Biden’s Antitrust Effort is Attempting to Avoid Transactions Across Agencies
The Biden administration’s tactic of relying on industry regulators to stop agreements that would be difficult to dispute in court is working.
Just in the last month have telecom and airline authorities ruled against Standard General LP’s purchase of Tegna Inc. and JetBlue Airways Corp.’s acquisition of Spirit Airlines Inc.
Meanwhile, federal railroad officials imposed conditions on Canadian Pacific Railways Ltd.’s $27 billion takeover of Kansas City Southern on Wednesday, falling short of the Justice Department’s push to block the deal but taking “unprecedented” steps to ensure the railroads keep promises made during the merger review.
These actions demonstrate that President Joe Biden’s July 2021 executive order promoting a “whole-of-government” approach to competition is having an impact, according to Tim Wu, one of the order’s architects. For decades, the Justice Department and the Federal Trade Commission have been at the forefront of competition problems and merger reviews. The presidential order, however, expressly directed industry authorities to conduct “independent scrutiny of mergers, acquisitions, and joint ventures.”
“The overarching goal of agencies being considerably more engaged in their joint merger assessments was clear in the language and in our reasoning,” said Wu, who left the White House in December to return to Columbia Law School. “The White House isn’t saying ‘stop this merger,’ but rather ‘you have these authorities, and this is what the government stands for.”
According to Diana Moss, head of the advocacy organization American Antitrust Institute, several federal regulators have the jurisdiction to examine whether acquisitions are in the “public interest,” which might encompass factors such as employment, public safety and security, or network stability. That threshold, she claims, is wider than the Justice Department’s and FTC’s mission to investigate whether transactions undermine competition.
Together with the Justice Department, the Federal Communications Commission has long been engaged in mergers involving telecommunications and broadcasting.
The Federal Communications Commission sent Standard General’s planned acquisition of Tegna to an administrative hearing on Feb. 24, a step that normally kills deals since the long procedure often pushes a final decision beyond the merger’s timeframe. Standard General has not given up on the takeover and has threatened legal action, despite the fact that its funding for the Tegna transaction ends on May 22.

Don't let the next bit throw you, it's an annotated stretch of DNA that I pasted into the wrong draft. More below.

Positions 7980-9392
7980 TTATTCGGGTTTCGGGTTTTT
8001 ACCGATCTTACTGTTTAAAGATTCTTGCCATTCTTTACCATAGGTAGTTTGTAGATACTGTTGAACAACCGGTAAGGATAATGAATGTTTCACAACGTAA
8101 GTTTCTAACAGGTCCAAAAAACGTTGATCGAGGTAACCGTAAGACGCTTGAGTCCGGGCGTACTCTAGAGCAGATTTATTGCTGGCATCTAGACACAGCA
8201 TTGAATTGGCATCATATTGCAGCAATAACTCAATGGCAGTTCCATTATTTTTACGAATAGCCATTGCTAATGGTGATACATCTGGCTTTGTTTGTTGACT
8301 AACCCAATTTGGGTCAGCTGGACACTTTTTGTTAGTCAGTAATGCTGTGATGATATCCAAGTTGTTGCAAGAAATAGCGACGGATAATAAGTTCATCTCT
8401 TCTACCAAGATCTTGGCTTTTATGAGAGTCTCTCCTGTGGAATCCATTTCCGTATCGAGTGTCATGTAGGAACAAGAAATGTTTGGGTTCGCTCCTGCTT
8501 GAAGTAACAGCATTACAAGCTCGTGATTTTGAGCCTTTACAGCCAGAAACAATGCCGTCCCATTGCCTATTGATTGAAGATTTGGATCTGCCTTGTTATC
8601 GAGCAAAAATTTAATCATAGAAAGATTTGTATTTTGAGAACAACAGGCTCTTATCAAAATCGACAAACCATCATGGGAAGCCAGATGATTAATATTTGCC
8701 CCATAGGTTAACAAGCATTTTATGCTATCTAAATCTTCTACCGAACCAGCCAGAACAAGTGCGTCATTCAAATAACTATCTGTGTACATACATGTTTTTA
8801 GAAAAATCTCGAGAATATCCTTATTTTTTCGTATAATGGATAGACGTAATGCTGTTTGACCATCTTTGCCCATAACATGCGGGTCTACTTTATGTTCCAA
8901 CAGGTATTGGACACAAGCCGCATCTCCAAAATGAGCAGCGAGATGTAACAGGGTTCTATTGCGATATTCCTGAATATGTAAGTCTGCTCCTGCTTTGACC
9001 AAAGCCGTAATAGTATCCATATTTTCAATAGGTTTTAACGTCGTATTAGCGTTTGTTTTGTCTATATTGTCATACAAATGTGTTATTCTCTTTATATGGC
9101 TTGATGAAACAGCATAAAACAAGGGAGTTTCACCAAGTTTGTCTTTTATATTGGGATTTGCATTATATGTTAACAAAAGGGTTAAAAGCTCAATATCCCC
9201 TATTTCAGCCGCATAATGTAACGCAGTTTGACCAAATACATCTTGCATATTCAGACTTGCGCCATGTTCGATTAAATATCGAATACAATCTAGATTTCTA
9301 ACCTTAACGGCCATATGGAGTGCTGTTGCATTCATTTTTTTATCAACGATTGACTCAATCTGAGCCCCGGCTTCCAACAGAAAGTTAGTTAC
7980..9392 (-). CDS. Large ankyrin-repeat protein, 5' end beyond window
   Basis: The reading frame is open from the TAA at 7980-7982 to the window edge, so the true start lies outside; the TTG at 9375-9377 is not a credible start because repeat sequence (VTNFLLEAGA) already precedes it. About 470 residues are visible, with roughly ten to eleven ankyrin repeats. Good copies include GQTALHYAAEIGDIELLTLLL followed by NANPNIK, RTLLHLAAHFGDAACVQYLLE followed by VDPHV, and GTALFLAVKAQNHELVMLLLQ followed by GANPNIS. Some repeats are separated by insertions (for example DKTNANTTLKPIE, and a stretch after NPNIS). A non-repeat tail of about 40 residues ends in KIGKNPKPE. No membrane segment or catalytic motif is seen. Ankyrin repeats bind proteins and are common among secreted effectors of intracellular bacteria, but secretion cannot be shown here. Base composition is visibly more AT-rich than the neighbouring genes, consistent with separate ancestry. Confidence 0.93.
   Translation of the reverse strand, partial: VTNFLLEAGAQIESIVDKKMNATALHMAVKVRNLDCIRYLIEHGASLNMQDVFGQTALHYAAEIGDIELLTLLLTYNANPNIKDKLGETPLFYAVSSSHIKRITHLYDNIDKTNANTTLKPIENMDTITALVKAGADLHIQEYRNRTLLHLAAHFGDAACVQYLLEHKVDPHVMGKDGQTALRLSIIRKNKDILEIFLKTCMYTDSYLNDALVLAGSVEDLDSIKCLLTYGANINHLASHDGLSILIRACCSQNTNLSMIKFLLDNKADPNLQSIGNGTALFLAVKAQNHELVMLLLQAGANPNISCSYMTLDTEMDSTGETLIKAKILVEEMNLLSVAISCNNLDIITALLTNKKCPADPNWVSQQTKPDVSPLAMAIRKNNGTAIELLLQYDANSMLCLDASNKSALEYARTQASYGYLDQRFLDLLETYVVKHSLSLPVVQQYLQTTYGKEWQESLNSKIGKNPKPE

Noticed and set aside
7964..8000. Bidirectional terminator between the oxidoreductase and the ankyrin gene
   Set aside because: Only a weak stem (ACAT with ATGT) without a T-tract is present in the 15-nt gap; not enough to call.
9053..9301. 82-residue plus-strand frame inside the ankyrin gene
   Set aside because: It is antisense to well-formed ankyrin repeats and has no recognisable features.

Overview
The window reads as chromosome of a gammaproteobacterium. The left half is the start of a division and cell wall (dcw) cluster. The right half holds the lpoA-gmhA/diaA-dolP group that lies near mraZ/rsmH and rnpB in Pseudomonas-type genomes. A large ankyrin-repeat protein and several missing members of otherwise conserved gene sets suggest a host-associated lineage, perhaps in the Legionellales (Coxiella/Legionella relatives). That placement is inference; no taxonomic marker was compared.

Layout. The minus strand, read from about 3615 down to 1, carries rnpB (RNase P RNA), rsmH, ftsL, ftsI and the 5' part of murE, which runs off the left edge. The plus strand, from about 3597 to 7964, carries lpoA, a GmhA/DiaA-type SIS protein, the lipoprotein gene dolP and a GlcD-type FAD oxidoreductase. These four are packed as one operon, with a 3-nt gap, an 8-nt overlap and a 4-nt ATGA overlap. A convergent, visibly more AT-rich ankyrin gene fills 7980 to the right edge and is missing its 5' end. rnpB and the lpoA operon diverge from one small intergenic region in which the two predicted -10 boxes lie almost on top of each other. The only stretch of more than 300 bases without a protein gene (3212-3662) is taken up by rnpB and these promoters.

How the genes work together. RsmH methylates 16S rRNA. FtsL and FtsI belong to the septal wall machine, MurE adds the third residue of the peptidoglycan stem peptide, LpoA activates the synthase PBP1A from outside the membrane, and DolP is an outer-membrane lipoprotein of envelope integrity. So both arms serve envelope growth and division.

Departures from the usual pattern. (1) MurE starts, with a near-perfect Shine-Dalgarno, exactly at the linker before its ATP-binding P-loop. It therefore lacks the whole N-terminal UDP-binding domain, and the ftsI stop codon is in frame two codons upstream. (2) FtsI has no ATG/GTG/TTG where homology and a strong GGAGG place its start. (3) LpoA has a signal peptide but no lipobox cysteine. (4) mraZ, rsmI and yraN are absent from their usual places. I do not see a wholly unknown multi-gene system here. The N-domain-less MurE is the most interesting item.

The ruling was one of the first times the FCC proceeded against a deal without being opposed by antitrust authorities, and it was also the first time the FCC fought a merger of this scale through a bureau action. With large mergers, the agency’s five commissioners usually vote.
Nevertheless, other agencies, such as the Department of Transportation, have been less active in the merger arena, deferring to the Justice Department on whether or not to stop a planned acquisition.
The regulator issued a change last week, refusing JetBlue and Spirit’s proposal to operate as a single airline and proceeded with a public interest case on the topic. The Justice Department also filed an antitrust complaint in federal court in Massachusetts, opposing the agreement.
The DOT action was the first time in decades that the agency utilized its authority to prevent the transfer of a certificate, which is the legal government clearance to fly planes and transport people.
Transportation Secretary Pete Buttigieg said the federal government will defer a decision on the certificate transfer request until the DOJ case is resolved.
“We’re looking at everything,” Buttigieg said in a Bloomberg interview on Monday. “We can’t put toothpaste back in the tube in terms of what’s happened over the last few decades, but we can hold the line when things happen on our watch.”
While the Surface Transportation Board authorized Canadian Pacific’s acquisition of Kansas City Southern on Wednesday, Chair Martin J. Oberman stated that the rail agency will keep a tight eye on the railways and imposed a “unusual” seven-year supervision term. The approval order also includes “additional measures,” he added, such as a commitment to maintain gateways open to other railways, to establish a dispute resolution system to handle commuter delays in Chicago, and to require Canadian Pacific to submit written reasons for any price increases over inflation.
Oberman admitted at a rare press conference that there is “understandable doubt” that the merger, which would become the only train operator servicing the United States, Canada, and Mexico, will be advantageous. The Justice Department, numerous members of the Federal Maritime Commission, and STB Democratic Commissioner Robert Primus, who dissented from the agency judgment, were among those who criticized the agreement.
Wu highlighted that the railroad regulator had already banned Canadian National Railway Co.’s proposal to purchase Kansas City Southern in August 2021 and set extra conditions on the new transaction.
“Sometimes authorities feel pressured not to do things by the industries they govern,” he explained. The executive order serves as a “political counterweight” to them.
More might be on the way. Bank mergers, according to AAI’s Moss, are a prospective “poster child” for the Biden administration’s new whole-of-government strategy, given the failures of Silvergate Capital Corp. and SVB Financial Group’s Silicon Valley Bank.
“We’re really just touching the surface” of the executive order’s possibilities, she added.